At ESDC board meeting, new revelations of ESDC's concessions to Ratner and forceful criticisms from opponents (with video)
But there was news, both in the statements made at the ESDC board meeting and in the board documents distributed later, which indicated a significant effort to advance government funding to Forest City Ratner, a hedging defense of the official ten-year project timetable, an acknowledgement that Forest City Ratner would only be required to build a project at 65% of announced square footage, and an "economic benefit analysis" that, even by the ESDC's lax standards, fails to come clean about the net tax revenues.
Despite the foregone conclusion, and the presence of some of the usual project supporters, project opponents were notably forceful in their comments, and later even cordially interrupted the board discussion.
"Those who have never worked in a public agency and experienced the integrity with which they can operate probably wonder whether this is “business as usual,” commented lawyer and urban planner Michael D.D. White acidly. "It is not. This is cynical corruption, the worst I have ever seen.
In his comment, Develop Don't Destroy Brooklyn spokesman Daniel Goldstein asked, "What is it with the ESDC and Forest City? You have candor outside of the official documents and then the predetermined party line within them. You say the project’s going to take ten years in the documents but in 2007 Chuck Ratner [CEO of parent Forest City Enterprises] said 15. [Project supporter] Kathy Wylde [of the Partnership for New York City], in 2006, said 15 or 20. Last spring, the head of this organization [Marisa Lago] publicly said “decades.” Just last week [FCR CEO] Bruce Ratner said 25 years. Why is that significant? It’s not because the duration of the project would be a crime if it was 20 years, or 25 or 30. It’s that state law requires, when such a substantial change to a project takes place… you have to do a Supplemental EIS."
"So, unfortunately, we all suspect you will approve this project today and then you are likely to be sued, instead of following the letter of the law," he said. "And that’s the decision you are making, not the opponents of the project."
Senior Counsel Steven Matlin, the ESDC's point man on the project, gave a tantalizing explanation for the decision to not delay.
"The project will also generate significant revenues for the state and city," he said. "For project financing purposes as well as for other reasons, it’s important that we move forward now."
It's well-known that Forest City Ratner needs to have tax-exempt arena bonds issued before the end of the year to take advantage of Internal Revenue Service rules. Matlin did not mention "other reasons," nor was he asked about them.
In June, a Metropolitan Transportation Authority official acknowledged that the speeded-up timing of the revised railyard deal, with just two days for the board to consider it, "really relates to Forest City's desire to market their bonds as a tax-exempt issuance."
Cash flow to Ratner
Notably, new information made available confirmed that the revised agreements significantly help Forest City Ratner's cash flow.
Yesterday, the board was asked to amend the State Funding Agreement and the City Funding Agreement to allow the delivery to FCR of $25 million in pledged state funds and $15 million in city funds. (Board members asked no questions.) Beyond that, the document allows the city to direct planned spending on infrastructure directly to the developer, another aid to cash flow.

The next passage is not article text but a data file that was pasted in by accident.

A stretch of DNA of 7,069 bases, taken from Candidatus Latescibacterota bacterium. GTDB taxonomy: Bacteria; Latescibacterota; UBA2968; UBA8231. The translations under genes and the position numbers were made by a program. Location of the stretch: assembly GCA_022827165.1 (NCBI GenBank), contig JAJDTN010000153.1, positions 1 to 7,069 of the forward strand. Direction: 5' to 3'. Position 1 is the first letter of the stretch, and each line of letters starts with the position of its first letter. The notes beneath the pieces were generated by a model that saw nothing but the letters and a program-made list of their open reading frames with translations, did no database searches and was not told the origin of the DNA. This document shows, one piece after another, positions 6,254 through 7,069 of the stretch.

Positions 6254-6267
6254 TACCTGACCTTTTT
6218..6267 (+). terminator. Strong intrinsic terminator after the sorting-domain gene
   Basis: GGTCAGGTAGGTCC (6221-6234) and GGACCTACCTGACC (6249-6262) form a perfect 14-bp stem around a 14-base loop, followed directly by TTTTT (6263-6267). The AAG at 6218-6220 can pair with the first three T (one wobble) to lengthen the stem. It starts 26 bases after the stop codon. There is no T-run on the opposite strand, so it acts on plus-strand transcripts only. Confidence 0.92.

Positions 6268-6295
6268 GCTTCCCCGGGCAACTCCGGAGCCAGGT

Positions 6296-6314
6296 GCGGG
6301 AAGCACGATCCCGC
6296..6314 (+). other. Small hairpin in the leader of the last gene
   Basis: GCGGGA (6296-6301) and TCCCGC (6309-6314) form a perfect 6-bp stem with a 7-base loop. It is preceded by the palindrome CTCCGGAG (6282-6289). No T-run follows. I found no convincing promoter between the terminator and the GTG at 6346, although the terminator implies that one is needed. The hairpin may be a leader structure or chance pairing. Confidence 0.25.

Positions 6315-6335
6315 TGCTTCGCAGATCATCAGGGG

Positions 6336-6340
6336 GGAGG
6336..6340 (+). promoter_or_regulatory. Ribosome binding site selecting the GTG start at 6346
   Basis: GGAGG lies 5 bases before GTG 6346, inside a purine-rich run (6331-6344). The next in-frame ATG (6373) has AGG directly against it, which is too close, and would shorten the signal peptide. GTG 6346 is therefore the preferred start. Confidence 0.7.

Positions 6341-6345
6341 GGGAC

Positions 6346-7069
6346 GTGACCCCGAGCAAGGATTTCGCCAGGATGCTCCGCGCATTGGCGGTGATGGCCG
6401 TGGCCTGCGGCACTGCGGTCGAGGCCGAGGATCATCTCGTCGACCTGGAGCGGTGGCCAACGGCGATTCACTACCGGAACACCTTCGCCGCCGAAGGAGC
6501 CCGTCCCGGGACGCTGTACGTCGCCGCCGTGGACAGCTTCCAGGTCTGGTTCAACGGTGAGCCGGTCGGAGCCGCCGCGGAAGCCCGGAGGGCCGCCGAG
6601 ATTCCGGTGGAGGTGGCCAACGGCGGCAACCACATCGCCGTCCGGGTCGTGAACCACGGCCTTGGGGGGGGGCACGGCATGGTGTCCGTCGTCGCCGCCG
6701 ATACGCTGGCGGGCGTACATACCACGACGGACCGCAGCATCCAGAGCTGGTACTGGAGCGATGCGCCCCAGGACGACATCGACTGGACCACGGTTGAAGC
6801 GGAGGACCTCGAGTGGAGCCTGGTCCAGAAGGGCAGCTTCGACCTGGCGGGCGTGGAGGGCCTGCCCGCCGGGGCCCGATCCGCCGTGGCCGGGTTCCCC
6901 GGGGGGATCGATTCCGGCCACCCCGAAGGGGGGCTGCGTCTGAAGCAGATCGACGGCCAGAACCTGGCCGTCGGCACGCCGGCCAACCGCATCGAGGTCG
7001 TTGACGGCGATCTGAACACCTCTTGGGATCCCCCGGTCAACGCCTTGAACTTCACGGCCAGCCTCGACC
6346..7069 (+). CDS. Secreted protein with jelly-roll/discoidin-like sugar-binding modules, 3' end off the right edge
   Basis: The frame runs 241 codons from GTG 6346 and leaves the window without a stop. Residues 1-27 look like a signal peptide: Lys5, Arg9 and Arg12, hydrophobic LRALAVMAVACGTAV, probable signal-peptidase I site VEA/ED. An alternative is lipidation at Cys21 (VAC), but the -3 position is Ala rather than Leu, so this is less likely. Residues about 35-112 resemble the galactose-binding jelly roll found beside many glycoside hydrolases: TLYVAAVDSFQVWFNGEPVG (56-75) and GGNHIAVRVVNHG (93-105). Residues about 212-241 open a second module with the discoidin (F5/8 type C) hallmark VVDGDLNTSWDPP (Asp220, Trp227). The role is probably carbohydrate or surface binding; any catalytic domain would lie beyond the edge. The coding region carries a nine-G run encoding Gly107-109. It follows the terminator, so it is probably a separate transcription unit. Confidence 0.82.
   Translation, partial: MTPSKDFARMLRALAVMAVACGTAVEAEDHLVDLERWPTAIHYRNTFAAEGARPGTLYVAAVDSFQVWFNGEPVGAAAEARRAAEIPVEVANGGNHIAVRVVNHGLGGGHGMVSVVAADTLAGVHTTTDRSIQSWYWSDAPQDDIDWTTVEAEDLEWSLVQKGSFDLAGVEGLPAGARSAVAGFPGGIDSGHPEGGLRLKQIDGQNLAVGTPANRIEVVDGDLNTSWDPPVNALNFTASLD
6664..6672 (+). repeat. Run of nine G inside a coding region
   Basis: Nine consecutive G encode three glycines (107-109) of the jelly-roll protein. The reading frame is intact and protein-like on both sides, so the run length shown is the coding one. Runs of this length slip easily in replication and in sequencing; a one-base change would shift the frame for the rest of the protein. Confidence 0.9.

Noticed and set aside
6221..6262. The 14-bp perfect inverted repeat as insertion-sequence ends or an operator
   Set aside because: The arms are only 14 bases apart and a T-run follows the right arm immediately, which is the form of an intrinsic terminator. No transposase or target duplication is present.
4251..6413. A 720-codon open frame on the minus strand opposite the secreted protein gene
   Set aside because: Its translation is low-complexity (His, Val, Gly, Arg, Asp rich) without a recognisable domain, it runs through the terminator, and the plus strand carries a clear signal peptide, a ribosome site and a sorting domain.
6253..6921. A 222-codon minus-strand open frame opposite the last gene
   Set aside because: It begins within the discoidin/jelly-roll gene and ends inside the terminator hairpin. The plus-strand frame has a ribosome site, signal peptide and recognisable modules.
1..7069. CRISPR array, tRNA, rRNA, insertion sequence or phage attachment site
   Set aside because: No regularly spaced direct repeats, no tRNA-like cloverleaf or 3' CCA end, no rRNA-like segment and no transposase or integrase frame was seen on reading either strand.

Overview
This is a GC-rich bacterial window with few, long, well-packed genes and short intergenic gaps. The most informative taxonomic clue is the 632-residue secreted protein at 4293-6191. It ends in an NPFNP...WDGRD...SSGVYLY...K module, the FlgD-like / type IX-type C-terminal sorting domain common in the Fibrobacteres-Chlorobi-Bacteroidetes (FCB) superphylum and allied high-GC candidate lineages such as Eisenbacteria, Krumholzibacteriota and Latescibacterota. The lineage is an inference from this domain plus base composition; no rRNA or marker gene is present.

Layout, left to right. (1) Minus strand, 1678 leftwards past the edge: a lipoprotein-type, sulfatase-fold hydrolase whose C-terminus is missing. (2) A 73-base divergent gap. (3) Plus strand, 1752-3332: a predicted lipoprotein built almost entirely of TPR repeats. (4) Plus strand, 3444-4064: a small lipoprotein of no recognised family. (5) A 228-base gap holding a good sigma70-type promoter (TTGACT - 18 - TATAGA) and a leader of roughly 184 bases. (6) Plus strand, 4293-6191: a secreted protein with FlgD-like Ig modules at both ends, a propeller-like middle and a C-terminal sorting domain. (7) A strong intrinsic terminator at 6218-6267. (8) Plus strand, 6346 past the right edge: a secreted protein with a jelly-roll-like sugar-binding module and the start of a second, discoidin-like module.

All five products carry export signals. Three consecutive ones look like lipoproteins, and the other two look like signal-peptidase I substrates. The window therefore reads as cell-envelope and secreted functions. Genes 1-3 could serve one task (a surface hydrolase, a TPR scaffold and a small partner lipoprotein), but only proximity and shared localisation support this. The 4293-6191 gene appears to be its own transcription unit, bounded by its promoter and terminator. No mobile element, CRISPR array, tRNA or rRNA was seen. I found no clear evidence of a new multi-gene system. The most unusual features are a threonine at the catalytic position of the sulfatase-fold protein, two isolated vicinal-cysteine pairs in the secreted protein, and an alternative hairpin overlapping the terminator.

(I wrote initially about only the first $25 million and Eliot Brown of the Observer followed up with the larger story.)
Matlin led off the meeting, with a dry description of recent events.
"A public hearing was held over four sessions on July 29 and July 30 and written comments were received through August 31," he said. "There were 720 comments received at the public hearing and during the comment period. We estimated that 499 comments were in support of the project; 221 comments were in opposition to the project.”
"At the risk of generalizing, the comments in favor of the project tended to focus on the jobs that would be created as a result of the project, the affordable housing that would be created, and various benefits that would be recognized under the Community Benefits Agreement," he said. "The opponents of the project tended to object to the project density, the use of eminent domain, environmental issues, the process for project approval, and phasing issues. Many other comments … were received."
"Subject to the directors’ approval, the corporation would expect to move forward with the acquisition of the first portion of the project site within the next few months," he said, indicating the pursuit of eminent domain.
"In addition to the above actions, we are requesting authorization to amend, as necessary, the city and state funding agreements," he said, with no additional inflection. That referenced the speed-up in funds delivered to FCR.
He referenced “an updated economic benefit analysis" and the "confidential report prepared by KPMG" that concludes "that it’s not unreasonable to assume that the housing units to be developed can be absorbed in the marketplace during the projected development period."
"A lot of you know me," began White, a former official at the New York State Housing Finance Agency. "I have more than a quarter century experience in government, entrusted with the same kind of responsibilities you now intend to abuse." (Here are his remarks and reflections.)